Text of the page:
By: Karina Valdes

A first-year Interactive Media MFA (IMFA) student recently had a unique experience sharing the virtual main stage with her professor during this year’s Games for Change Festival. Katy Huang, IMFA student and graduate assistant at the University of Miami School of Communication, and Lindsay Grace, associate professor, presented their in-depth analysis of social impact games at the festival.

“As a first-year graduate student, I feel my skillset expanded greatly within the first year of being a student. My knowledge on games previously is just on games for entertainment, but the research that I’m doing now is mainly on social impact games,” said Huang.

Social impact games are developed to do more than just entertain. The games are created with the intention of teaching players about a variety of topics while at the same time enacting change and fostering empathy. One such game, as described by Huang, places the game player in the role of a Syrian refugee escaping the war-torn country looking for asylum in Europe.

“This one game is like a choose your own adventure type of game. You choose if you want to go to Turkey or Italy, and then you experience the hardships the Syrian refugee encounters. The game is made up of real life footage, not illustrations. If it wasn’t for the game, if I was just reading news, I wouldn’t know what it feels like,” said Huang.

Last September, Huang and Grace began researching 50 social impact games and then presented their findings during a 20-minute talk titled Newsgame Flyby: State of the Practice 2020 at the Games for Change Festival in July 2020. Their presentation dove into areas including aesthetics, trends in social impact games, and reasons why the games they evaluated were impactful. The two researchers also developed a website detailing their work,

“In our presentation we talked about the findings across all 50 games, and then we talked about 10 different games more in depth,” said Huang. “The 10 games are based between 2015 and 2020, so they’re recent and they’re relevant to today’s world.”

Huang’s interest in interactive media came after finishing her undergraduate degree and a separate advertising program. She earned her B.A. from UM in 2016, majoring in studio art and minoring in advertising. After completing an advertising program at another institution, she realized the professional path she wanted to take.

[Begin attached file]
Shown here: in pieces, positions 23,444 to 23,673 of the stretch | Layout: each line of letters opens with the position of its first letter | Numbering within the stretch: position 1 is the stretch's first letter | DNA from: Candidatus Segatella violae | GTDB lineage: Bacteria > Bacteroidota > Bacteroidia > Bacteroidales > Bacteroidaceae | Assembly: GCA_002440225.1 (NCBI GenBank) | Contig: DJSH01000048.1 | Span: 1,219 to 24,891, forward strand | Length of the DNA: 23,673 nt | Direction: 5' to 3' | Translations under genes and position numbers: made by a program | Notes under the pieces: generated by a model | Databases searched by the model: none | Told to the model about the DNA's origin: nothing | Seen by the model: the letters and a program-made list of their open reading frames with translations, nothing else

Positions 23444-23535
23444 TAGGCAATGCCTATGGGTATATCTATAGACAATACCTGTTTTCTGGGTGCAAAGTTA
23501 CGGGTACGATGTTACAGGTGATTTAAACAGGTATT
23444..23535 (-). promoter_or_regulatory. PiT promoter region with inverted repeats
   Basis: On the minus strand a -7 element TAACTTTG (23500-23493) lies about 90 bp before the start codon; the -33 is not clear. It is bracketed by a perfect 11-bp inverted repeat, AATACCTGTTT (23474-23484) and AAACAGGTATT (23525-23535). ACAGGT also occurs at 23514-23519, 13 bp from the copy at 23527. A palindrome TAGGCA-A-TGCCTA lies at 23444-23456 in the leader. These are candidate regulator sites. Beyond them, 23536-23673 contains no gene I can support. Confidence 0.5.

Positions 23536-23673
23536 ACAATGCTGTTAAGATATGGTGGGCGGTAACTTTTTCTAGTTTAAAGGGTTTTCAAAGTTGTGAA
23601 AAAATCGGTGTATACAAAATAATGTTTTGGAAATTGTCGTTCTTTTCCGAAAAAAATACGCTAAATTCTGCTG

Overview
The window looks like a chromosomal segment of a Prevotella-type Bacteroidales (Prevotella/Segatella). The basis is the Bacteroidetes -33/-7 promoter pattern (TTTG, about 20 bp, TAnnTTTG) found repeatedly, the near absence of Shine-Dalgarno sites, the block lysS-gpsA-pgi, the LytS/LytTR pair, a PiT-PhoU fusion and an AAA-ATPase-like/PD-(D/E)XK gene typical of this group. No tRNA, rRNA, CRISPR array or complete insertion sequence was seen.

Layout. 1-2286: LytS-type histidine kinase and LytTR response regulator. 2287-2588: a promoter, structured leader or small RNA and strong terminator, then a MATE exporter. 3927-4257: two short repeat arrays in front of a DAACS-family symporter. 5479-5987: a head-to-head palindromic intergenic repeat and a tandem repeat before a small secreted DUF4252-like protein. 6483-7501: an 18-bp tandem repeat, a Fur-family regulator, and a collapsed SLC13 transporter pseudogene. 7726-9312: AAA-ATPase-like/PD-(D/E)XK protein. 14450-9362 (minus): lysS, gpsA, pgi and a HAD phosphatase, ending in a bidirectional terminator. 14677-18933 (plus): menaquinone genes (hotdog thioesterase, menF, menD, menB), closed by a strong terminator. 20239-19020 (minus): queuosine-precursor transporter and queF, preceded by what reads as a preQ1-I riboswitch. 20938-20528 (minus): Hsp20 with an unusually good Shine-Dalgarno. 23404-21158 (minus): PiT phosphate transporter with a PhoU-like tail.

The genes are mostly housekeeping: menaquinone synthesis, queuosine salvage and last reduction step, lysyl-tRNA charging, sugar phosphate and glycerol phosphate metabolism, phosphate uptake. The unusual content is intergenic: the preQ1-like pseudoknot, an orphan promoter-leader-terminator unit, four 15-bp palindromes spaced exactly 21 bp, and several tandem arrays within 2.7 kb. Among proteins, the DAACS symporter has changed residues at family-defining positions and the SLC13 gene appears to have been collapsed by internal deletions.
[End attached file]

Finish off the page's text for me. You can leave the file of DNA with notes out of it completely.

“After all that experience, I know that I want to be a designer. That’s why I decided to go into the interactive media program to expand my skill set with design because of the rising demand of this job area and also the ability to work remotely. My decision on joining the interactive media program was definitely the right choice,” said Huang.

Aside from presenting at a major industry festival in her first year as a graduate student, Huang had another opportunity to develop her skills and network. Last year, Huang and her mentor, Grace, participated in the 2019 Newsjam where they worked with students and professionals at American University in Washington D.C. to develop a news game within 24 hours. Newsjam, an initiative sponsored in part by the Knight Foundation, hosts game jam locations at American University and at the University of Miami School of Communication. The Knight Foundation generously supports this research and these events to encourage better understanding of the intersection of news and entertainment.

“The graduate assistant (GA) job and working with Lindsay is really great because, even last year, we took a trip to D.C. and I participated in a game jam. I was the only person from UM in D.C. and I thought that experience was totally amazing because, it not only took me out of my comfort zone, but I learned how to teamwork with other designers,” said Huang. “That was something I would not have experienced if it wasn’t for the GA opportunity. Getting the exposure of all of the people, all the presentations, I think it’s absolutely amazing,” she added.

For Huang, her experience in the Interactive Media program at UM has afforded her opportunities that have helped her grow her skills.

“I’m just very grateful for everything. The opportunities that were given to me and being a part of the IMFA program, it’s definitely opening doors. I’m excited for what’s to come,” said Huang.